In preparation for this film, I thought it'd be interesting to blitz every previous Planet Of The Apes movie by starting with the 1968 original. I figured it'd be one classic followed by four cheap knock-offs. However, the result was that I loved every single one of them more than I've ever loved the majority of my family and it's now one of my all time favorite franchises. Except the Tim Burton one of course... that one is a little like the cousin we keep locked in the attic and on a diet of fish-heads. We don't like to talk about it. What I did find interesting though was the way in which the first of the two reboots, Rise Of The Planet Of The Apes and Dawn Of The Planet Of The Apes so closely followed the templates of Conquest and Battle For The Planet Of The Apes, which were the final two of the original series. I was therefore interested to see if this new film would continue their path and therefore do something completely original, or if it too would borrow from one of the originals and simply go for an earlier entry. For anybody curious then in my humble opinion, it's actually Beneath The Planet Of The Apes that this one takes from. Both films center on a small band of crazed humans worshipping a killing machine with a giant shiny top which in the original is a nuclear missile and here is Woody Harrelson.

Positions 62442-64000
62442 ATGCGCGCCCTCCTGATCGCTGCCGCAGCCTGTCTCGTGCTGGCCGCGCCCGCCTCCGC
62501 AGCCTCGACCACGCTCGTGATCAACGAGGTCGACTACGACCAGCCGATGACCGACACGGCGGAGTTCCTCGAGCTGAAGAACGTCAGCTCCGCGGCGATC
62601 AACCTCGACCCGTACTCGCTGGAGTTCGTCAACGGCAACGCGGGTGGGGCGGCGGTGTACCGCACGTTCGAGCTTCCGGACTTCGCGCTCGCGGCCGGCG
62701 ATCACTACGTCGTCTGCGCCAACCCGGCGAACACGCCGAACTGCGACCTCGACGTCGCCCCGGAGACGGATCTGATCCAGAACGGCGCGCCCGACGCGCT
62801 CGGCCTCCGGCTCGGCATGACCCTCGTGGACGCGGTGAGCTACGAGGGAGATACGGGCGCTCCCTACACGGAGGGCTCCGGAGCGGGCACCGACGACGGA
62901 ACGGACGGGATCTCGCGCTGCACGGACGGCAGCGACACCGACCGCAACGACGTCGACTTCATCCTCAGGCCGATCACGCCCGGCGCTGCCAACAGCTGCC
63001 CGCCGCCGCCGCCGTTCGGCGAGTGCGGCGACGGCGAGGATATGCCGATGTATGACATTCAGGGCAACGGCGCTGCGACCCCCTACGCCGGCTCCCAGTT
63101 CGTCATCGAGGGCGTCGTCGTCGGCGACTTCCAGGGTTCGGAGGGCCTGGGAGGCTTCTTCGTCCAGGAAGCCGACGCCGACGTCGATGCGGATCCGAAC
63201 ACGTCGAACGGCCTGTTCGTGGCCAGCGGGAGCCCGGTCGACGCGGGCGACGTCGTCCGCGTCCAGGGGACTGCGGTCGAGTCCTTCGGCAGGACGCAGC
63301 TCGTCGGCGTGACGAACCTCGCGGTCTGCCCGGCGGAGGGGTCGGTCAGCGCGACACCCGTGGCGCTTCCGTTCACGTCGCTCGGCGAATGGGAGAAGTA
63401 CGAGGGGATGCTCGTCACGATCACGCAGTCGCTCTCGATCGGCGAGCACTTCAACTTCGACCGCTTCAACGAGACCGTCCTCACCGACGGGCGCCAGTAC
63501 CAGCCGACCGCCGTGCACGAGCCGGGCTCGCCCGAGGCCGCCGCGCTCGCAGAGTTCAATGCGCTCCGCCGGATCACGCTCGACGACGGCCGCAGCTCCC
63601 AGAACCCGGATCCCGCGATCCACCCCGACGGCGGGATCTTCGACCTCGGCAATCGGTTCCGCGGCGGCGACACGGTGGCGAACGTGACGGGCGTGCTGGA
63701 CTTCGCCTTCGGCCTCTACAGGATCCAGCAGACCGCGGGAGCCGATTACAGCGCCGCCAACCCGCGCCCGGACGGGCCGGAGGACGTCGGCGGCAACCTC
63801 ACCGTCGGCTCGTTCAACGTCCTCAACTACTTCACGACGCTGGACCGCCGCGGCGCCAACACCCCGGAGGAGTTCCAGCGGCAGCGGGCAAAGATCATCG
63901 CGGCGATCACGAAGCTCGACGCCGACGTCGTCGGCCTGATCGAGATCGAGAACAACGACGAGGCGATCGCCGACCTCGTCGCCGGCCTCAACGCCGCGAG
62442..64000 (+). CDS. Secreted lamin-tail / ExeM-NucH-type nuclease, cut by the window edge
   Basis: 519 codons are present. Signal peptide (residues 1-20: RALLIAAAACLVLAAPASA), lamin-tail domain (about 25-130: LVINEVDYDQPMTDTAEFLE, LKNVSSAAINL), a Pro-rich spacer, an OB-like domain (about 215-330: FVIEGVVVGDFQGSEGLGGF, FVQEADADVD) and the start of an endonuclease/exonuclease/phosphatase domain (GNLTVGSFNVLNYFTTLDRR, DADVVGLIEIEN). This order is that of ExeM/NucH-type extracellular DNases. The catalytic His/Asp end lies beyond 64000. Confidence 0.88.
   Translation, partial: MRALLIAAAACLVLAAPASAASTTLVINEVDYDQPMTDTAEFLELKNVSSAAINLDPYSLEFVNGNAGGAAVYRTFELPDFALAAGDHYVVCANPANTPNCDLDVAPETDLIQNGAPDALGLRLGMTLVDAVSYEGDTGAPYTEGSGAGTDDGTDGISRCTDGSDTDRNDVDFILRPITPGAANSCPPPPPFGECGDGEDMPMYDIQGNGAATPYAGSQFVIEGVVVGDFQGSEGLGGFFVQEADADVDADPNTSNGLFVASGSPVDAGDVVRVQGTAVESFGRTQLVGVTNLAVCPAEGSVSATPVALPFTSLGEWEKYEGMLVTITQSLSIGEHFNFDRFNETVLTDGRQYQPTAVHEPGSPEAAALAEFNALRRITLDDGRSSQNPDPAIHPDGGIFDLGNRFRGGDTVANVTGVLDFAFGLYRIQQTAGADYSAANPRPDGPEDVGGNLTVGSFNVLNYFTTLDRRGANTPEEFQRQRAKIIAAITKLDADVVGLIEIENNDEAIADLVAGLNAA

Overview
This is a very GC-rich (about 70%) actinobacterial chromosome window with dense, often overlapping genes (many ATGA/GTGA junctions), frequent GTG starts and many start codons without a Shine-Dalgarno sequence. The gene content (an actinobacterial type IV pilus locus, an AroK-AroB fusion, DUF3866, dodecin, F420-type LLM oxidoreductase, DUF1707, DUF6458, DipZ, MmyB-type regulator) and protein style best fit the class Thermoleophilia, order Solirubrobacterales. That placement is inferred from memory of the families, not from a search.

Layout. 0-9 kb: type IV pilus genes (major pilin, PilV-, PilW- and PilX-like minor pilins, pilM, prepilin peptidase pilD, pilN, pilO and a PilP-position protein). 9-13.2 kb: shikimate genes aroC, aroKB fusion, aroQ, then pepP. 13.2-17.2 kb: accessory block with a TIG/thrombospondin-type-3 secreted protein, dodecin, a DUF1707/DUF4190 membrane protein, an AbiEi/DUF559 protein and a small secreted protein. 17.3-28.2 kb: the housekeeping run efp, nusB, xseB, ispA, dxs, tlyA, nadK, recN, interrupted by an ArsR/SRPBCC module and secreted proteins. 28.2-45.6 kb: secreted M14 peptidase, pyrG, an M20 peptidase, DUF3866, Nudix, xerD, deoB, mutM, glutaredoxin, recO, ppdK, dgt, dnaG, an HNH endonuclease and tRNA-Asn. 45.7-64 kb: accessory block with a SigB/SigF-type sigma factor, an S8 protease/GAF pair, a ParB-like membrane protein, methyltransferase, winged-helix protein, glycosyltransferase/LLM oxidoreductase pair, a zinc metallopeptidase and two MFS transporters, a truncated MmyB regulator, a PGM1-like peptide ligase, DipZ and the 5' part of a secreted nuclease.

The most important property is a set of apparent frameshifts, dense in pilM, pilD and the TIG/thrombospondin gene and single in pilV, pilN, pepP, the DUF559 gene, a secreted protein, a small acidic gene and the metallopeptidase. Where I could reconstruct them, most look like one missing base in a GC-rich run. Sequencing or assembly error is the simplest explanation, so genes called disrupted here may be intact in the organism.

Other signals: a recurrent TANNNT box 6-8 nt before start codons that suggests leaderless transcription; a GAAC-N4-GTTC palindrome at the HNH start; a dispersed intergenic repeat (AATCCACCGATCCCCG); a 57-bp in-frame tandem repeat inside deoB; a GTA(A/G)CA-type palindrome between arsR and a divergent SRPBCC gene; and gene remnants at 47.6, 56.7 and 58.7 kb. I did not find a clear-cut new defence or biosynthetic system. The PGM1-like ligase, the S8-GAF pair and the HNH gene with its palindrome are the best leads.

I feel it's also here that I should point out that I think this film, and therefore I suppose, this new Apes trilogy as a whole is near-perfect in every way. The film critic Mark Kermode said of Beneath The Planet Of The Apes, “It's one of the darkest films I've ever seen”, and, “It's a film that starts at the point of no hope and goes downhill from there”. This is by no means an understatement either, with the original franchise being one of the most nihilistic series of films since Screech from Saved By The Bell released his porno. In keeping with that, this film is also one of the most downbeat and thought provoking, big-budget blockbusters I think I've ever seen in my life. In terms of sex, swearing, and violence, the film has been rated 12A in the UK by the BBFC. However ignoring its more superficial aspects there's a maturity to this film that I feel makes it about as appropriate for children as forcing them to listen to their parents fight about how they'd have been better off using contraception. They won't fully understand what's going on but they'd be too upset to cope if they worked it out. Sure this film is about a monkey that carries a gun but it's also one of the most painful, downbeat, grim, and just out-and-out upsetting films since.. well, probably Screech's porno again.